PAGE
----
Tuesday, December 11, 2012

Appeal in 95/001,447 [ Citrix v. SSL Services ]

In an appeal of re-exam 95/001,447 [ Citrix v. SSL Services ], there were issues of obviousness.


“During reexamination, as with original examination, the PTO must give claims their broadest reasonable construction consistent with the specification. . . . Therefore, we look to the specification to see if it provides a definition for claim terms, but otherwise apply a broad interpretation.” In re ICON Health and Fitness, Inc., 496 F.3d 1374, 1379 (Fed. Cir. 2007).

As to definitions:

“Although an inventor is indeed free to define the specific terms used to describe his or her invention, this must be done with reasonable clarity, deliberateness, and precision. ‘Where an inventor chooses to be his own lexicographer and to give terms uncommon meanings, he must set out his uncommon definition in some manner within the patent disclosure’ so as to give one of ordinary skill in the art notice of the change.” In re Paulsen, 30 F.3d 1475, 1480 (Fed. Cir. 1994) (citation omitted).

Of written description:

The written description requirement of 35 U.S.C. § 112, first paragraph, requires that “the disclosure of the application relied upon reasonably convey[] to those skilled in the art that the inventor had possession of the claimed subject matter as of the filing date.” Ariad Pharm., Inc. v. Eli Lilly & Co., 598 F.3d 1336, 1351 (Fed. Cir. 2010). One shows “possession” by descriptive means such as words, structures, figures, diagrams, and formulas that fully set forth the claimed invention. Lockwood v. American Airlines, Inc., 107 F.3d 1565, 1572 (Fed. Cir. 1997). It is not sufficient for purposes of the written description requirement that the disclosure, when combined with the knowledge in the art, would lead one to speculate as to modifications that the inventor might have envisioned, but failed to disclose. Id. “[T]he hallmark of written description is disclosure. . . . [T]he test requires an objective inquiry into the four corners of the specification from the perspective of a person of ordinary skill in the art.”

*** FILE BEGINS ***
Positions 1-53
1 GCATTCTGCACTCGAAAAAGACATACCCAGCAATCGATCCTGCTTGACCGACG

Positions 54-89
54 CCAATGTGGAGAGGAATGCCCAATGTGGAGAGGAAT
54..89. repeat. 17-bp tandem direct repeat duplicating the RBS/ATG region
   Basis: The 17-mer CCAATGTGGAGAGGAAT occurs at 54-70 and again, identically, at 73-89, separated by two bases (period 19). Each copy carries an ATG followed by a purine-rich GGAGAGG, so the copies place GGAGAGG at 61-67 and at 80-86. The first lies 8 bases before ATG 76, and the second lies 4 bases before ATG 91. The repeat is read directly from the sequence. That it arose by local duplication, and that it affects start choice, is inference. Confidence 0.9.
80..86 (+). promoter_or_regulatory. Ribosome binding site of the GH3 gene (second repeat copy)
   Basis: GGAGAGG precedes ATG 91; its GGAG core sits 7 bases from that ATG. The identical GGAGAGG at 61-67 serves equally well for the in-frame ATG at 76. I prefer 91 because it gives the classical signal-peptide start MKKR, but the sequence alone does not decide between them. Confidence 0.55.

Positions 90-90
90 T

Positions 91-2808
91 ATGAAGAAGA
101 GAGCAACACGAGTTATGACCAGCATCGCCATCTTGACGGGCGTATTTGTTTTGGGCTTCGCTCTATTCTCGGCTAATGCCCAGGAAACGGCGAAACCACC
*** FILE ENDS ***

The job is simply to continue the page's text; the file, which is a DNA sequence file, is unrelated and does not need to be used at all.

Ariad, 598 F.3d at 1351. Also, the invention claimed does not have to be described in ipsis verbis to satisfy the written description requirement. Union Oil Co. of California v. Atlantic Richfield Co., 208 F.3d 989, 1000 (Fed. Cir. 2000). Whether a specification complies with the written description requirement is a question of fact. Ariad, 598 F.3d at 1351.


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